MONTREAL - A man who was once the preferred candidate of the Prime Minister's Office for the top job at the Port of Montreal says he never found out why he was the favoured one.
Robert Abdallah was Montreal city manager in late 2006 when one of Prime Minister Stephen Harper's closest aides, Dimitri Soudas, began telling port board members the bureaucrat was the government's preference for president.
Abdallah said he applied for the job in 2007.
"I never talked to anybody, I never asked anybody, I met the board, they chose somebody else — for me that's the end of the question," he told reporters Thursday.
"If somebody made pressure, you have to ask the prime minister why."
Abdallah was speaking at a news conference he called to refute allegations he was involved in corruption in Quebec's construction industry.
Abdallah said he ran into Soudas at social activities — "once or twice since 2003-2004."
"Absolutely I met him, but we never talked about the Port of Montreal," he said. "I never asked Dimitri Soudas or Senator (Leo) Housakos anything about the Port of Montreal."
And, he added, they never asked him about it.
Abdallah also said he had known Housakos for quite some time.
"I knew him when I came to city hall (in 2003), but he wasn't a senator."
Mysterious telephone recordings, which surfaced in the spring of 2011, purport to capture the voices of two construction bosses discussing how Soudas could help them get their man appointed to the port. Housakos, who would go on to become a senator, is mentioned as an intermediary.
Both Housakos and Soudas had worked in Montreal Mayor Gerald Tremblay's administration.
Housakos said this week he never tried to influence any federal political decision.
The construction chiefs, Tony Accurso and Bernard Poulin, have never directly responded to questions about the tapes other than to point to Quebec laws prohibiting the interception and broadcast of private conversations.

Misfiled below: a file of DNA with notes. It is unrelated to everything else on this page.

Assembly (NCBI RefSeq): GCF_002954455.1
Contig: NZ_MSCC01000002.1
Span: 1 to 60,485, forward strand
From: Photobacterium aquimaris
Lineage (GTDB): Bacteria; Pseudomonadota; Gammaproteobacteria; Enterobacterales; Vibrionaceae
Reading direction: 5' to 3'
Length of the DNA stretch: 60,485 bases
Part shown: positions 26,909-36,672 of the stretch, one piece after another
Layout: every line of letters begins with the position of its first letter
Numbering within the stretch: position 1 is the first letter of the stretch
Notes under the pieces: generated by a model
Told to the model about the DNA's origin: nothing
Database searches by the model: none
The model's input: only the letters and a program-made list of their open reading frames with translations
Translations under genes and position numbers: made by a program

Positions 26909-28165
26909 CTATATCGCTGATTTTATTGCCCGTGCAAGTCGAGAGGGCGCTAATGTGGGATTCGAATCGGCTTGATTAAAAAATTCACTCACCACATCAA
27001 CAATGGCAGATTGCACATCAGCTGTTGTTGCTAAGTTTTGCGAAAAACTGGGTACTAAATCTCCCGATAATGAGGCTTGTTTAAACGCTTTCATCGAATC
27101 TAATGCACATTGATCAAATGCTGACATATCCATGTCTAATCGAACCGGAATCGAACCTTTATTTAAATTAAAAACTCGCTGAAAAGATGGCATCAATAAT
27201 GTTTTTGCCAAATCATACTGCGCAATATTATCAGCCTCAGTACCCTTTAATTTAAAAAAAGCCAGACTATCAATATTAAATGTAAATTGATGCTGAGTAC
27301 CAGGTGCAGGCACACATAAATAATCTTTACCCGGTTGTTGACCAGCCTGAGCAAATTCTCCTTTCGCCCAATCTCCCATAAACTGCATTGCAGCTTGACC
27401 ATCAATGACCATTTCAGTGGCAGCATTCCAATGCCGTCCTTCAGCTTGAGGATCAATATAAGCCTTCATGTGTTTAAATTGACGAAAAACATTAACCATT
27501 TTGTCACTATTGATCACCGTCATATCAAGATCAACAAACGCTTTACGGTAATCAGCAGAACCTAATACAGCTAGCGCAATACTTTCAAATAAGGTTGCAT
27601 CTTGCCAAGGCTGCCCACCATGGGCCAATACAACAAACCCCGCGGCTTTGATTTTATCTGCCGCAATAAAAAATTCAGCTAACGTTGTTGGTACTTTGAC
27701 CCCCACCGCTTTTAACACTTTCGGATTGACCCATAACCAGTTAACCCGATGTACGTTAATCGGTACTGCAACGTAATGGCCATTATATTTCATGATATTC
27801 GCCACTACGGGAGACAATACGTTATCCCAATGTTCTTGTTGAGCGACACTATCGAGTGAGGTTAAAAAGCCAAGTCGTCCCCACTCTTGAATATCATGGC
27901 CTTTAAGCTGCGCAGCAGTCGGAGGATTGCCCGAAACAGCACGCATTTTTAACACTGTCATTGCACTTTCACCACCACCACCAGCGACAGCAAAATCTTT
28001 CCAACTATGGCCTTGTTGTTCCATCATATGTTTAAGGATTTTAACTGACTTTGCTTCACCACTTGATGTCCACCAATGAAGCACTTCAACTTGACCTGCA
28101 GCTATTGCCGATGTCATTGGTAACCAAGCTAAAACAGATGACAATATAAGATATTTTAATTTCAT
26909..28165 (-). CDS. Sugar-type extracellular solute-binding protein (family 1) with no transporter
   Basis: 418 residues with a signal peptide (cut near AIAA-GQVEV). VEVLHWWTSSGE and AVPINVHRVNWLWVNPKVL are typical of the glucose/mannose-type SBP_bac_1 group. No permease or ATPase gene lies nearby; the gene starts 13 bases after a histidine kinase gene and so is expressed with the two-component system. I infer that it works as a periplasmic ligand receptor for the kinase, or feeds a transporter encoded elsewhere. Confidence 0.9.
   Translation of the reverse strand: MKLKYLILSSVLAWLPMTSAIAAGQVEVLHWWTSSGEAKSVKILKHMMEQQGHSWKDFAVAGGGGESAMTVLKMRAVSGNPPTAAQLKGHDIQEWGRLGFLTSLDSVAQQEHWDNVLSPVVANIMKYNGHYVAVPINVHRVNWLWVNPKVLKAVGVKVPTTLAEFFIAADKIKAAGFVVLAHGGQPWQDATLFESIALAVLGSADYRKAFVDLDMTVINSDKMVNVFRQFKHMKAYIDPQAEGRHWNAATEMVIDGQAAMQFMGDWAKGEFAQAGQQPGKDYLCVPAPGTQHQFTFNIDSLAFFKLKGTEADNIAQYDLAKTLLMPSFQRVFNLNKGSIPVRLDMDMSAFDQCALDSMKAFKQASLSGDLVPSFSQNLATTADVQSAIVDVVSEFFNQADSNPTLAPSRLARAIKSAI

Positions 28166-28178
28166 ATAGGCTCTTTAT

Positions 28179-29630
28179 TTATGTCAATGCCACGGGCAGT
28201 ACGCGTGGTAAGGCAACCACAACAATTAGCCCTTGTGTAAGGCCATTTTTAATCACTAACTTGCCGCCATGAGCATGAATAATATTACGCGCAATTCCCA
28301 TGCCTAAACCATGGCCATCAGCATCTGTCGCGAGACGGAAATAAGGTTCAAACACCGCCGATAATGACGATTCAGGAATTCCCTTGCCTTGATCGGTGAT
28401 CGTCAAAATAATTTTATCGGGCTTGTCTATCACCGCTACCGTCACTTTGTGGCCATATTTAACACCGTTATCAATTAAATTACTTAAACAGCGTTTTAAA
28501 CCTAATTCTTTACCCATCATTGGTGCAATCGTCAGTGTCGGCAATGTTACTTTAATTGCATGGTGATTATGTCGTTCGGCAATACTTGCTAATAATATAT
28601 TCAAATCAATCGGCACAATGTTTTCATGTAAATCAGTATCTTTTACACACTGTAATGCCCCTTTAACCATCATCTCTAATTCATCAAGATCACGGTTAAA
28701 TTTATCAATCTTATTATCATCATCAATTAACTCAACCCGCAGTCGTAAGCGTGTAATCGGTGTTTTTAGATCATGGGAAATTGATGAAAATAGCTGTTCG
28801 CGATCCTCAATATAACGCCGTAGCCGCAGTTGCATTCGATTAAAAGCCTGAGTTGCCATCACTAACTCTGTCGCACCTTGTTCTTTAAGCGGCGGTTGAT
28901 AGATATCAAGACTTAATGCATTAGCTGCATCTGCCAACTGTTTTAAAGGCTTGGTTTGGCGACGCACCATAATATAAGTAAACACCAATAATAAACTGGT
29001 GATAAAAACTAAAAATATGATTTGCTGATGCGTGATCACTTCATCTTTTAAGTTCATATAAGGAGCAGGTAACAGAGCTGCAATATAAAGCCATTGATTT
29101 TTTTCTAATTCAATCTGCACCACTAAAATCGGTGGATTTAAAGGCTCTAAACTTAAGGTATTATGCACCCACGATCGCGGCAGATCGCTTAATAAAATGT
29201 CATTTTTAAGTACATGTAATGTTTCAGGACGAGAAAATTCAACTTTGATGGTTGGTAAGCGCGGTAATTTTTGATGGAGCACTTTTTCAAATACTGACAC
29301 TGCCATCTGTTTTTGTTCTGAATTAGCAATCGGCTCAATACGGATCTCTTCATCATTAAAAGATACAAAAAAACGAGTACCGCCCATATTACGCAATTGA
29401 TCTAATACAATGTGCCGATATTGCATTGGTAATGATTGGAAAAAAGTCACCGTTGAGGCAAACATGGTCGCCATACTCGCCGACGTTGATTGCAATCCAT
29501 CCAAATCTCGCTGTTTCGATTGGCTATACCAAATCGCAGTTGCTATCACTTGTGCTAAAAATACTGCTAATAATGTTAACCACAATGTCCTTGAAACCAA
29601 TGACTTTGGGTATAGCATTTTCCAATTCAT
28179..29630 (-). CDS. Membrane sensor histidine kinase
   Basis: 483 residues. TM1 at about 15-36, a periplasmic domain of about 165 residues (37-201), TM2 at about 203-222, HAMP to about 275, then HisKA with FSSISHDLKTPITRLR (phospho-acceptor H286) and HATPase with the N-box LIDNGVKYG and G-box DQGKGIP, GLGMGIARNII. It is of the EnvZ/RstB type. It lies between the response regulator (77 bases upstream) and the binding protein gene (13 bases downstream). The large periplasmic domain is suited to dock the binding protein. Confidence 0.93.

Meantime, Accurso, who faces a string of criminal charges including fraud, bribery and breach of trust, announced this week he was leaving the business world. His name also surfaced recently in testimony at Quebec's inquiry into corruption in the construction industry.
Abdallah left Montreal city hall in June 2006 and accepted a job in November 2008 to manage one of Accurso's companies.
He admitted to knowing Accurso for more than 30 years but stressed that taking the job didn't make him a bad apple.
"That does not make me someone who is untrustworthy or should put my integrity in doubt," Abdallah added.
The main objective of Abdallah's news conference was to counter allegations made by Lino Zambito at the construction inquiry that Abdallah was involved in a kickback scheme that would land him $300,000.
"The testimony, I can confirm, is false,'' Abdallah said as he repeatedly defended his reputation.
Zambito, an ex-construction boss, told the Charbonneau Commission earlier this month that Abdallah instructed him, through a middleman, to use piping from a particular firm while working on a major sewer contract.
The piping was more expensive — but Zambito said he was assured by a city engineer he would be compensated and that $300,000 would go to Abdallah as part of the deal.
"Where is the $300,000? He (Zambito) said somebody told him that somebody told him that $300,000 goes to Robert Abdallah.
"I defy anyone who can come and prove and say that he gave me one penny.
''Nobody will cast aspersions on my integrity.''
Abdallah said he is willing to co-operate with authorities and appear at the construction inquiry if he is called as a witness.